Emma (2020) Movie Review | Screen Rant
It is a truth universally acknowledged that every few years, Hollywood will produce a new adaptation of one of Jane Austen's classic novels. This year comes Emma., the feature-length film debut of director Autumn de Wilde that adapts Austen's comedy about romance and marriage in Regency England. Originally published in 1815, Emma has been adapted many times, perhaps most famously in Amy Heckerling's 1995 film Clueless, though Gwyneth Paltrow's period piece Emma released the following year. Now, de Wilde's Emma is another period adaptation, but one with some modern sensibilities and style. Emma offers a stunningly crafted and uproarious adaptation of Austen's novel, with gorgeous costumes and delightfully charming performances.
The movie follows Emma Woodhouse (Anya Taylor-Joy), a "handsome, clever and rich" young woman who has a knack for meddling in the romantic lives of her friends, much to the chagrin of her father, Mr. Woodhouse (Bill Nighy). The film opens on the day of a wedding Emma helped orchestrate, between her friends, Mr. (Rupert Graves) and Mrs. Weston (Gemma Whelan). Emma next sets her sights on the young Harriet Smith (Mia Goth), though she is unsuccessful in creating a match with Mr. Elton (Josh O'Connor). For herself, Emma is interested in Frank Churchill (Callum Turner), but discovers she may in fact have feelings for George Knightley (Johnny Flynn). Emma's meddling creates a difficult situation that involves not only her feelings, but those of her friends, and she'll have to figure out a way to untangle it in order to ensure she and her friends find love and happiness.
Emma's script is adapted by novelist Eleanor Catton (The Luminaries) and manages to capture much of Austen's own comedy, translating it elegantly to the screen. There is, of course, a reason that Austen's novels are adapted time and again - it's because the stories are so engaging and compelling that it's easy for each new generation to fall in love with the characters and be transported to the time of Regency England for some fun and romance. There's an escapist nature to our love of Austen, as in many tales of romance, and both Catton's script and de Wilde's direction only further elevates that escapism. The setting of the fictional Highbury is beautifully picturesque - except, of course, when the story calls for a rainstorm, though even then, it's still quaint - while the costumes in Emma are absolutely exquisite. On the whole, Emma adapts Austen's original story with such love that it's as equally a celebration of her work as of the romance at the heart of it.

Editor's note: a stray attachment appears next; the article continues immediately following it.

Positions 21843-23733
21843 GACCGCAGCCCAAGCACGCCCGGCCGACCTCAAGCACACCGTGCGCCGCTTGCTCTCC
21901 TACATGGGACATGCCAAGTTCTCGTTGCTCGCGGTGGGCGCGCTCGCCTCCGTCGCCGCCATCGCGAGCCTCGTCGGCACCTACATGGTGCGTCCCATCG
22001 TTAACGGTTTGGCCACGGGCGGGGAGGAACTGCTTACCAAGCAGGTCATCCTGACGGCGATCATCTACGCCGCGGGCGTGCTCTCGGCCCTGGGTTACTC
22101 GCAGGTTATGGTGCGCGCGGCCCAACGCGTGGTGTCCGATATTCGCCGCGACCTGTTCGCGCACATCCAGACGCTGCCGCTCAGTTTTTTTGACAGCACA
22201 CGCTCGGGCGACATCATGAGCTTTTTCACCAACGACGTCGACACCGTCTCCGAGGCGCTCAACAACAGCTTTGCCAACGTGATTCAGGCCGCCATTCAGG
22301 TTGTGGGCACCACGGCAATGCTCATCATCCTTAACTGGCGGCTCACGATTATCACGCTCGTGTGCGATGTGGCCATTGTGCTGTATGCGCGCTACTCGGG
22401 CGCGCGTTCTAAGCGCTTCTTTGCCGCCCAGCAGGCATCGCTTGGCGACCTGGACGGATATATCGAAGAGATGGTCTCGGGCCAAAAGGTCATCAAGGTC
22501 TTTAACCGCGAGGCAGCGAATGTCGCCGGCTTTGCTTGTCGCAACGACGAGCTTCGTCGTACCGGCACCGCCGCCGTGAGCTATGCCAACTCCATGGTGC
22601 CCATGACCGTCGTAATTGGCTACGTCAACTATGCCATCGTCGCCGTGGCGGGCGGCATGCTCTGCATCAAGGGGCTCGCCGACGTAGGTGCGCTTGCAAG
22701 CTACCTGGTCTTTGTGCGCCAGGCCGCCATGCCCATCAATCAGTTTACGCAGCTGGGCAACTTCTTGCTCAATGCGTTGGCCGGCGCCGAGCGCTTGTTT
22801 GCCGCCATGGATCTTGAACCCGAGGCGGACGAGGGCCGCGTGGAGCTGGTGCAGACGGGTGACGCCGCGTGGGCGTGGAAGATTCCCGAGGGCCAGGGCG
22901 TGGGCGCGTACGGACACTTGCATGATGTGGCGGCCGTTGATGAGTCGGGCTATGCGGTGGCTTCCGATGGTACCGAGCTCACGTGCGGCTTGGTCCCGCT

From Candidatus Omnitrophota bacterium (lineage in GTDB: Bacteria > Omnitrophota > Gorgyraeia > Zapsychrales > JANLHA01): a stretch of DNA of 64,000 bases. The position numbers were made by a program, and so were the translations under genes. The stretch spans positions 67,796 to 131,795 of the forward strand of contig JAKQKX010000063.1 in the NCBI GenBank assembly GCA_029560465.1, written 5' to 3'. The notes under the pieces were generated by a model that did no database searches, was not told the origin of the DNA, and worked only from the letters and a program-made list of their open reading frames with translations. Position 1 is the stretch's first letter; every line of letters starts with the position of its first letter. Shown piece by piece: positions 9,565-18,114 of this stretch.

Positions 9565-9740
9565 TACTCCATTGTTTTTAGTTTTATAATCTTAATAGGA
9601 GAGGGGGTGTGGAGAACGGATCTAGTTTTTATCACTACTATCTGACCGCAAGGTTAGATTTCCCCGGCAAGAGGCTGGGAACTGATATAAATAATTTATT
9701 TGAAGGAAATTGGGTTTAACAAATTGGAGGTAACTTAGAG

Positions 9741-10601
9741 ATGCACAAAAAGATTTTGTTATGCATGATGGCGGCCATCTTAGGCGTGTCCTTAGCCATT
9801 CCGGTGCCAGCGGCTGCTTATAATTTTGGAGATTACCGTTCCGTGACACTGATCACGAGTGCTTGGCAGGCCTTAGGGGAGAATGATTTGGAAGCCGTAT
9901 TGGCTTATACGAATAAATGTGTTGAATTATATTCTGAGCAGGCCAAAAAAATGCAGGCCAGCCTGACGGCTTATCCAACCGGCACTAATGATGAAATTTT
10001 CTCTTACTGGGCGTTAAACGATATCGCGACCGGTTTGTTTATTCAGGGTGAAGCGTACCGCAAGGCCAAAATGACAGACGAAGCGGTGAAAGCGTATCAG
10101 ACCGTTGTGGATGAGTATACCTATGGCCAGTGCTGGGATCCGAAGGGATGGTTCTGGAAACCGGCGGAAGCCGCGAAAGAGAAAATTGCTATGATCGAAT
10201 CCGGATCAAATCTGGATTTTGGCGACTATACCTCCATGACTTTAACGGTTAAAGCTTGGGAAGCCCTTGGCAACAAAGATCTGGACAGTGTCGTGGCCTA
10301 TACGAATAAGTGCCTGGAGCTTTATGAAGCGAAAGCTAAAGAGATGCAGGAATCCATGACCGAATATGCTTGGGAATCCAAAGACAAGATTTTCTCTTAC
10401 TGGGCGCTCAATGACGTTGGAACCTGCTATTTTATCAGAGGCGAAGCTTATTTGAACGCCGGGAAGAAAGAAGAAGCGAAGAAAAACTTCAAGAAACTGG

But, there's also a quirkiness to Emma that belies de Wilde and Catton's modern sensibilities, particularly with the character of Mr. Woodhouse, who is rather silly - much sillier than you'd expect a character in Regency England to be. Nighy plays the character to perfection, bringing a great deal of comedy to the film, and stealing most scenes he's in. Still, Emma rests on the shoulders of its star and Taylor-Joy carries the film off effortlessly, playing the clever, if arrogant Emma Woodhouse with such charm, but not shying away from the character's uglier moments. Taylor-Joy is surrounded by an exceptionally talented cast, with Flynn being another standout as Mr. Knightley. The success of any Austen adaptation is largely dependent on the two romantic leads (as in any romance, of course), and Taylor-Joy and Flynn have the chemistry to make the pairing of Emma and Mr. Knightley sizzle on screen. It's this romance that'll keep fans returning to and rewatching de Wilde's Emma.
Ultimately, de Wilde puts her own flourish on Emma that elevates the already compelling story to become a refreshingly enchanting and hilarious rom-com. The elaborate set design, verdant landscapes and intricately detailed costumes turn Emma into a visual feast that is nearly as entertaining as the story and characters themselves - but never actually overshadows what's happening on screen. With a cast capable of pulling off everything from the whip smart and fast-paced Austen-esque dialogue to the deeper emotional themes of the film, Emma is a well-rounded, compelling adaptation and an excellent debut for de Wilde.
As such, Emma is sure to please fans of Austen, and it'll entertain moviegoers with more casual interest in the author's work and/or Regency era romances. Because of the beautifully rich visuals of Emma, it's definitely worth catching in theaters, especially for those whose interest was piqued by the trailers. Emma is also fun to watch with a crowd, as everyone can share in laughing at the movie's more comedic moments. Since Emma is less adapted than some of Austen's other books - particularly Pride and Prejudice - there are few other films it can be compared to. Even still, de Wilde's movie stands apart as having its own unique style in adapting the beloved novel, perhaps even becoming the definitive adaptation for many. To be sure, Emma is an all around delight.
Emma. is now playing in a wide U.S. theatrical release. It is 124 minutes long and rated PG for brief partial nudity.
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